4. 4. Background EPA recommends CALPUFF only for long range modelling Alberta allows CALPUFF for near field applications British Columbia and Ontario modelling guidelines allow CALPUFF for near field applications  Non-default ‘MDISP’ AND ‘MPDF’ switches are recommended for near field applications Alberta Oil Sands Region: modelling efforts involve both near field and long range (i.e., regional scale where distances > 50km) Inconsistency in model switches for near field vs. long range applications – Challenge! 4
  5. 5. Modelling Methodology CALPUFF version 6.263, level 080827 MODIS (Moderate Resolution Imaging Spectroradiometer) based geophysical data One year (2006) of meteorological data using local surface and mesoscale model version 5 (MM5) output data 5
  6. 6. Modelling Methodology - CALPUFF Switches 6
  7. 7. Sensitivity Analysis 1 5 different source types with 1 g/s emission rate:  Steam Generator (30 m)  Small Heater (9 m)  Incinerator (100 m)  Flare (90 m)  Area source (e.g., Mine) Considered 5 CALPUFF switch combinations (MSPLIT, MSHEAR, MDISP, MPDF, MCTURB) 7
  8. 8. Sensitivity Analysis 1 ResultsJune 28, 2012 8
  9. 9. Sensitivity Analysis 2 Regional cumulative contributions from multiple sources  2006 emissions – existing sources in the Oil Sands region (monthly production/operational variance included) Three Cases Considered Based on Previous Results  Case 1 – U.S. EPA Defaults  Case 2 – Historic Oil Sands Switches  Case 3 – Alternate Switches (no Puff Split) Modelling performed for two basic compounds:  Sulphur Dioxide (SO2)  Nitrogen Dioxide (NO2) 9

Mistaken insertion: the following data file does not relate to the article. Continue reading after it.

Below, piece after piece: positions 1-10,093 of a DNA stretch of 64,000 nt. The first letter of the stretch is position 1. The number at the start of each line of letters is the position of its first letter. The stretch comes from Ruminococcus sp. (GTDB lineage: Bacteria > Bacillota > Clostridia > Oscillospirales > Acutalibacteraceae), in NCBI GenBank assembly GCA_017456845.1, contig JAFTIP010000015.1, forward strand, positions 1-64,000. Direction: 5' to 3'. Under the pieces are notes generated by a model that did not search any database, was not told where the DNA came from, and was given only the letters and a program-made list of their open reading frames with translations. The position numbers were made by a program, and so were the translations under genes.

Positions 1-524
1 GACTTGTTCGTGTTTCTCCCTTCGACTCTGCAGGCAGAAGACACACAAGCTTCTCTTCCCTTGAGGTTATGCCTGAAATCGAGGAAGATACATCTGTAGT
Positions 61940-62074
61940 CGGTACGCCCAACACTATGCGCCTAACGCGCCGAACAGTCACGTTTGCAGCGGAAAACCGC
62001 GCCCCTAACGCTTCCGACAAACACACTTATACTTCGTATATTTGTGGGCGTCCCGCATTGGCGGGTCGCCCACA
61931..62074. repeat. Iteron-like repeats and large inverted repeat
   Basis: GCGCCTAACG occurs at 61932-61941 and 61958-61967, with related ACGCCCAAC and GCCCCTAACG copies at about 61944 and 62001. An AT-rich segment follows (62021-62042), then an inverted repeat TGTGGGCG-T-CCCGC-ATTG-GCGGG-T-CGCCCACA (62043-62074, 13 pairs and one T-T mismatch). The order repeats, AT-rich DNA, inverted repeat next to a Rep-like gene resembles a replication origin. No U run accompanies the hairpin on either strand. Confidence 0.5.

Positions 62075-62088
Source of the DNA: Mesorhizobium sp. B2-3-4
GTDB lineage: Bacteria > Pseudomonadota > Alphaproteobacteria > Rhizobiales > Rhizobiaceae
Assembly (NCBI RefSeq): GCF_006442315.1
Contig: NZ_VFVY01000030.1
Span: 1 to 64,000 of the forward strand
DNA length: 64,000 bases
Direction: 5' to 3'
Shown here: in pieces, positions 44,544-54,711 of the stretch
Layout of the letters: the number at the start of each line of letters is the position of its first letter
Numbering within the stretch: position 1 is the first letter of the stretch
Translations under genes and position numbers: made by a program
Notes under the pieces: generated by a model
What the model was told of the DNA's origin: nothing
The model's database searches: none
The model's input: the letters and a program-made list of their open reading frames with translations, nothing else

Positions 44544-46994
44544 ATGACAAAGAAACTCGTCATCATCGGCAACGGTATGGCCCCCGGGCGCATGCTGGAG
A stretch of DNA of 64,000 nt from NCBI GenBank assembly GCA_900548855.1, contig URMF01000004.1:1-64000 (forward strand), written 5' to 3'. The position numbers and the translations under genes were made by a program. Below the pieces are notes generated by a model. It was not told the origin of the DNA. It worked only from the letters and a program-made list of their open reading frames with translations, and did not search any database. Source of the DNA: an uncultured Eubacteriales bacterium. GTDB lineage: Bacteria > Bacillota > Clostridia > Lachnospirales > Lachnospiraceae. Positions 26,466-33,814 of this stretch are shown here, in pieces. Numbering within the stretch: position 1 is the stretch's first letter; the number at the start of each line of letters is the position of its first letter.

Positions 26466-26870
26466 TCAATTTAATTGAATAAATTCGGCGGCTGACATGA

10. 10. Sensitivity Analysis 2 Results 10
  11. 11. Model Performance Evaluation Regional cumulative emissions predictions compared with Wood Buffalo Environmental Association (WBEA) monitoring station network data Two model switch combinations  Case 1 – U.S. EPA Defaults  Case 2 – Historical Switches  Case 3 – Alternate Switches (no Puff Split) Two Statistical Comparison methods  Fractional Bias  Normalized Root Mean Square Error (NRMSE) 11
  12. 12. Locations Emission Sources 272 Point Sources 39 Area Sources Modelling Domain 392 km by 564 km 12
  13. 13. Fractional Bias Values - SO2 13
  14. 14. Fractional Bias Values - NO2June 28, 2012 14
  15. 15. NRMSE Values – SO2 15
  16. 16. NRMSE Values - NO2 16
  17. 17. Conclusions US EPA Default switches (Case 1) results lower – except area sources  Should not be generalized! Historic Switches (Case 2) – considerably higher predictions Alternate Switches (Case 3 - BC and ON guidelines) – in between Model Performance Evaluation: No clear winner  Results does not warrant recommending an alternate; however… Regulatory Compliance Modelling – Oil Sands Region:  Using different switches not practical  Both Near Field / Long Range – primary focus: near field  BC and Ontario recommend alternate switches for near field  Alternate Switches – conservative and newer science 17
  18. 18. Questions Thank You!Koray Önder konder@golder.comGreg Unrau gunrau@golder.comRekha Nambiar rnambiar@golder.com 18